Professor Tiffany Grovenstein
Developmental Psychology 241
February 25, 2016
Are there cognitive benefits for young children in watching baby media?
We live in the period when TV, online videos are used for many different purposes. Various video programs can provide educational purposes, accelerating and facilitating the processes of learning, different movies and TV shows can perform the function of entertainment. And although some video-reportages, films can carry the aggression, violence, etc. in general TV media themselves are not something positive or negative. Whether TV brings benefits or harm to the individual, as I believe, depends more on how the ...view middle of the document...
Parents also must understand how media can influence their children.
Summary of article №1
DeLoache et al. indicate that many modern parents tend to overestimate the significance of baby visual media`s influence on children`s development. Authors give the example of the mother who wrote on one WebSite, that her 18-months-old child`s vocabulary began to increase after the child was exposed to watching one company`s media program for children. However, authors of the article emphasize, that, probably, increasing of the child`s vocabulary occurred due to natural processes rather than due to watching baby media (DeLoache, Chiong, Sherman, Islam, Vanderborght, Troseth... & O’Doherty, 2010).
So like this mother who misattributed her child`s linguistic advance to video watching, many parents tend to have misconceptions about the influence of baby media on child`s development.
DeLoache et al. conducted the study aimed to examine how visual media influences development of language skills of children who are younger than two years old. The age of the study`s participants was between 12 and 18 months. The number of participants of the experiment was 72 (DeLoache, Chiong, Sherman, Islam, Vanderborght, Troseth... & O’Doherty, 2010).
All the children were divided into four groups. The first group of children watched baby video program (selected specifically for the experiment) with their parents for 4 weeks, at least, five times per week. Parents watched the video together with their children and were encouraged to communicate with children at the time of watching a video.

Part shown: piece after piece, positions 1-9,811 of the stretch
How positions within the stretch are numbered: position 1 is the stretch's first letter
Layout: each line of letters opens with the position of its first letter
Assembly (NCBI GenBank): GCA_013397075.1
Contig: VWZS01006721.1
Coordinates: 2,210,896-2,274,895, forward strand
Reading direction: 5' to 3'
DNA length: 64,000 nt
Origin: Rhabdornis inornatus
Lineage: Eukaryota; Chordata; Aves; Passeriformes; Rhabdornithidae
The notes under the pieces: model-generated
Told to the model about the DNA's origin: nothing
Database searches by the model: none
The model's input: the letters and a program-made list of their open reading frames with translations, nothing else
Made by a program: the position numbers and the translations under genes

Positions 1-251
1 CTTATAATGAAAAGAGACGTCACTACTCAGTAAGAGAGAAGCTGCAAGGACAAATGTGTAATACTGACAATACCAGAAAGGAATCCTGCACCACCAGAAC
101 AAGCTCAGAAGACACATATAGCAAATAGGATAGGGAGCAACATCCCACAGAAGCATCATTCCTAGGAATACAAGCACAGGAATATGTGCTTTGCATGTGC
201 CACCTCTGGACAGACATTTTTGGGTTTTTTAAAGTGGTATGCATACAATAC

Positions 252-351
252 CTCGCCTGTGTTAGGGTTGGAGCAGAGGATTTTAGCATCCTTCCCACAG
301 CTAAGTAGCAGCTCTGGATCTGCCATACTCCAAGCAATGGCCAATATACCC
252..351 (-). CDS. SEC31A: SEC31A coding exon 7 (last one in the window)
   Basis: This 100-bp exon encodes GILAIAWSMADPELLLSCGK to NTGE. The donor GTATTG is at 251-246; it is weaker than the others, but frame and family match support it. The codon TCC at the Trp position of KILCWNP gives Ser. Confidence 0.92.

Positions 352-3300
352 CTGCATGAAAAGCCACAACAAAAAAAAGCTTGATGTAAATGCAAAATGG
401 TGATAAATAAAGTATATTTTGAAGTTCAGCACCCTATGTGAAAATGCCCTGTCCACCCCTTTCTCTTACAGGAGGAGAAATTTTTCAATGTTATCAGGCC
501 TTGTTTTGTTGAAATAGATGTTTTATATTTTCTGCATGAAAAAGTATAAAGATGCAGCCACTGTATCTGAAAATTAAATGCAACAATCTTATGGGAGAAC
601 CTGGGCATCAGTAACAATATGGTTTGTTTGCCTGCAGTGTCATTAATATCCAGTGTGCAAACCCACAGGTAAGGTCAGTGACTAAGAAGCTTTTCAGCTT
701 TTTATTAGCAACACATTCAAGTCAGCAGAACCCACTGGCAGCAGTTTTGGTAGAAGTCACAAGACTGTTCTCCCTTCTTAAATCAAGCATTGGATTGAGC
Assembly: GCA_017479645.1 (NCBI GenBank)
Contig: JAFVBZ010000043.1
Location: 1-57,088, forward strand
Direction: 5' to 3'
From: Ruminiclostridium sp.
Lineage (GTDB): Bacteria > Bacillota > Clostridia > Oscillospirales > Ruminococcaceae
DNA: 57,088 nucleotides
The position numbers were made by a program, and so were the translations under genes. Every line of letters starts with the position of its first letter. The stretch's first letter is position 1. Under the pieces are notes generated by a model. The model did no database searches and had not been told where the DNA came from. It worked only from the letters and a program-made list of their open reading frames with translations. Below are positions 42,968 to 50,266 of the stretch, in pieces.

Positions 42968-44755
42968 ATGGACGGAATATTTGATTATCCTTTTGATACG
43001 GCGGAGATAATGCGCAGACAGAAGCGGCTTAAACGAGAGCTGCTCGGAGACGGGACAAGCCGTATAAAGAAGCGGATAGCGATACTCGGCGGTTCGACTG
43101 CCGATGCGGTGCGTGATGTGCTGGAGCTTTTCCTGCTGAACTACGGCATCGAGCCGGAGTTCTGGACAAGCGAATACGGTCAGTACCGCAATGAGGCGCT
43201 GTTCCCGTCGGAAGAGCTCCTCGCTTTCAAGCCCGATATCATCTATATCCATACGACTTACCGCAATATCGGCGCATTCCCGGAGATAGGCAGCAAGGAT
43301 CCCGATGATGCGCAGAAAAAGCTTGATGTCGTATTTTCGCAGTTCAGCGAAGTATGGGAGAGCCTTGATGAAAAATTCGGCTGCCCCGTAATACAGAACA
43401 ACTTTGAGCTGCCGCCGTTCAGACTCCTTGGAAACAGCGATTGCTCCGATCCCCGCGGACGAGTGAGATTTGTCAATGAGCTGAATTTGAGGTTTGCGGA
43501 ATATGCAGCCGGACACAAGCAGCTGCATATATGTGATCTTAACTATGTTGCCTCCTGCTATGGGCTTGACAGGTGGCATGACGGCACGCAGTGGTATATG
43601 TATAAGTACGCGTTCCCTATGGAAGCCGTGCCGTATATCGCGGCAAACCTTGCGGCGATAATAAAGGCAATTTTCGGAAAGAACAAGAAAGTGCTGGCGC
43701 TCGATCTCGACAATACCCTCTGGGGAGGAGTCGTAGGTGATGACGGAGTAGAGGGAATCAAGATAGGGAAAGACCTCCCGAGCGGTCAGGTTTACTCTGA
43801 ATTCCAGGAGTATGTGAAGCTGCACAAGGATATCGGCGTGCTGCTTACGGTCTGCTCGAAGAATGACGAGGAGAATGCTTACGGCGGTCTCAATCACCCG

The second group watched the same video over the same length of time. However, the second group of children watched the video alone. Parents could be in the room, but did not interact with a child, as one watched the video.
In the third group, the experimenters offered parents special instructions, following which parents had to teach their children on their own, without the use of video. At the same time, parents could teach their children as they would in their natural manner.
The fourth group was the control group. This group was created to recognize which changes over the 4 experimental weeks occurred regardless of the interventions, and what changes have occurred due to video and parents` teaching.
Researchers tested children`s knowledge of words at the first meeting and at the end of 4 experimental weeks. Only the results in the third group, where parents have taught their children, have reached a level above chance. Those children who have not watched the video, but who have been exposed teaching by parents, showed the best results in learning new words for 4 weeks. The results of children, who were exposed to watching an educational video together with parents or without parents, did not significantly differ from the results of children in the control group (DeLoache, Chiong, Sherman, Islam, Vanderborght, Troseth... & O’Doherty, 2010).
In addition, the...